Do you want to know one key reason advanced statistics have found a foothold in the NBA front offices? Because they give you evidence to challenge your beliefs and understanding of the game. It can confirm or make you re-evaluate what you think you know. And a good GM is always questioning everything.
For example, when Joakim Noah left the Bulls to have thumb surgery, they were going to keep on scoring just fine with Derrick Rose and Carlos Boozer. Where Noah would be missed is on defense. Right?
Zach Lowe at Sports Illustrated’s Point Forward blog looked at the numbers since Noah went down and found just the opposite.
Using Hoopdata.com’s points per possession metric (which differs slightly from the one I usually use — on Basketball-Reference), we see Chicago has scored just over 103 points per 100 possessions this season. That’s just about league average.
Since Noah was sidelined, Chicago has hit that mark just six times in 14 games despite an incredibly easy schedule, and they’ve come in at 102 points per 100 possessions or worse — the equivalent of a bottom-10 offense — in seven of those 14 games. Toss out one huge outlier — their 121-76 destruction of the Sixers last month — and the Bulls’ offensive numbers without Noah look even worse. Their defense, meanwhile, has shot to the top of the league in points allowed per 100 possessions.
Why? Well, one reason is what you’d expect — the Bulls are not as good an offensive rebounding team with Noah. The fall off is not dramatic, but it is felt.
The other reason Lowe found is less obvious — the Bulls three-point shooting has gone missing. They are taking two fewer threes a game and are shooting just 30.5 percent since Noah went down. That could be just random coincidence (14 games is a small sample size so you can see big streaks like that) or it could be that having a big man who can roll to the rim opens up some better looks on the perimeter. Either way, it has hurt the Bulls scoring.
The Bulls will be without Noah for another month, maybe more. They need to find a way to get the offense working again.
The defense by the way? Never better.
A new Collective Bargaining Agreement is expected to be finished soon, but with months until the current deal expires, both the owners and players can afford to take their time and get the details right.
Both sides reportedly agreed to keep the age minimum – which requires players to be 19 and one year removed from their high school class’ graduation – in place.
David Aldridge of NBA.com:
Other issues, like the age limit for players entering the league, are still on the table. The league has long sought to increase the age limit from its current 19, and at least one year removed from one’s high school class, to at least 20 years of age. The union has talked about a “zero and two” setup, similar to that used by baseball — players can enter the Draft out of high school, but if they choose to go to college, they have to stay in college at least two years (in baseball, it’s three years) before declaring for the Draft.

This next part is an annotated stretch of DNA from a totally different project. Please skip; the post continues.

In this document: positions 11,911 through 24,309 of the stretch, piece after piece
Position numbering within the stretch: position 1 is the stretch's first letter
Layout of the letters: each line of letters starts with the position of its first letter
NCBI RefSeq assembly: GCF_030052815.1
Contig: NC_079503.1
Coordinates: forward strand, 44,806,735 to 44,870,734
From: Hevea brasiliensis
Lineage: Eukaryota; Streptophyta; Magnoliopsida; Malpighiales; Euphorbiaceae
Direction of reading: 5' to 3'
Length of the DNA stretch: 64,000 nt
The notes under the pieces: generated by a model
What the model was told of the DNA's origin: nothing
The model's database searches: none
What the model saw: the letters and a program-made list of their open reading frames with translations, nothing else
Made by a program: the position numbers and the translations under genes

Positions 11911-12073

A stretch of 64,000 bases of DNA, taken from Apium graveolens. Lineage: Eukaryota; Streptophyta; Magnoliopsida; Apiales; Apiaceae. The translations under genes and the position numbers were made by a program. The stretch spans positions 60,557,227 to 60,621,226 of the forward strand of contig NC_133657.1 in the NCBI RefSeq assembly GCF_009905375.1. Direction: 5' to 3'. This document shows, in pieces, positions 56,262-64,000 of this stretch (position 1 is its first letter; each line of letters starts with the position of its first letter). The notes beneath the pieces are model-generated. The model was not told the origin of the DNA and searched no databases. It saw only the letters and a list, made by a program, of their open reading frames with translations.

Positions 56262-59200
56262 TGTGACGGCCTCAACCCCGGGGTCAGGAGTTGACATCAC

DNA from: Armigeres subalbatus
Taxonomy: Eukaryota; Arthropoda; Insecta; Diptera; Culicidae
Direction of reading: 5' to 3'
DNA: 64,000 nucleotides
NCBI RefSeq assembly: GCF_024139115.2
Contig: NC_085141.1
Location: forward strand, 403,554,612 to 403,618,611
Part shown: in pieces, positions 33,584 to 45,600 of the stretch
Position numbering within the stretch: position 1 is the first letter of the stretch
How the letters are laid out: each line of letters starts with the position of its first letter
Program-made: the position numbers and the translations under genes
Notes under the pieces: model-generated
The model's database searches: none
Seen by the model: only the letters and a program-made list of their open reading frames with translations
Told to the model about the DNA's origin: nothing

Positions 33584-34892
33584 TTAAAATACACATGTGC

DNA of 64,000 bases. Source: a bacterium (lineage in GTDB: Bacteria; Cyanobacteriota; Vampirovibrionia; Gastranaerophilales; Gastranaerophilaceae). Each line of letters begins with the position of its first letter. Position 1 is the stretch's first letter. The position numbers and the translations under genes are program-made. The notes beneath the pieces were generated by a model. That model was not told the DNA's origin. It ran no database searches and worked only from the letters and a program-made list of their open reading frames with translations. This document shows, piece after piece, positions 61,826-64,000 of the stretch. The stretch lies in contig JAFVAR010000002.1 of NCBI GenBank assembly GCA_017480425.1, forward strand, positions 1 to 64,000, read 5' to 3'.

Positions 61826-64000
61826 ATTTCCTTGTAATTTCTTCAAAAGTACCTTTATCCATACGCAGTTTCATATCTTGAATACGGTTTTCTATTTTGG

The union wants to lower the age minimum. Adam Silver wants to raise it.
Most likely, the current one-and-done rule remains in place.
But a zero-or-two setup could be an interesting compromise. That would allow players certain they’re ready for the pros out of high school to declare for the NBA draft. In all other cases, Silver would get his wish.
Again, the status quo likely remains in tact. But it’s good both sides are discussing the issue to see whether there’s a better solution.
Take comfort, chairs and staffers.
The 76ers have raised Joel Embiid‘s minute limit from 24 to 28.
Jessica Camerato of CSN Philly:
This was never a hard limit. Embiid played more than 24 minutes in five of his 12 games with a high of 27 in an overtime contest. Presumably, the new “limit” will also allow for Embiid to sometimes it.
Embiid’s numbers per 36 minutes are eye-popping: 28.6 points, 12.2 rebounds, 2.4 assists, 3.8 blocks and 6.4 turnovers. A small workload likely factors into his per-minute dominance, and he’s still a long way from typical starter minutes. But I’m interested to see how his production translates over a larger sample.
The 76ers, in their mission to be less bad this season, will also appreciate a few more minutes of Embiid. They defend like the NBA’s second-best defense with him on the floor and the league’s second-worst defense without him. They also score a little better with him. Overall, they get outscored by just 2.2 points per 100 possessions with him and a whopping 14.2 points per 100 possessions without him.
This could give Philadelphia a couple extra wins over the rest of the season. At minimum, it’ll make the 76ers more enjoyable to watch for a few more minutes each game.
Opponents shoot just 41.8% at the rim with Rudy Gobert defending it – which is now second to Hassan Whiteside among the 50 players who defend the most shots at the rim per game.
But James Johnson went up with no fear, scoring two of his 24 points in the Heat’s 111-110 win over the Jazz last night.
The Hornets didn’t just beat the Mavericks, 97-87, last night.
Nicolas Batum got Charlotte style points with this pass through Dwight Powell‘s legs, assisting Cody Zeller.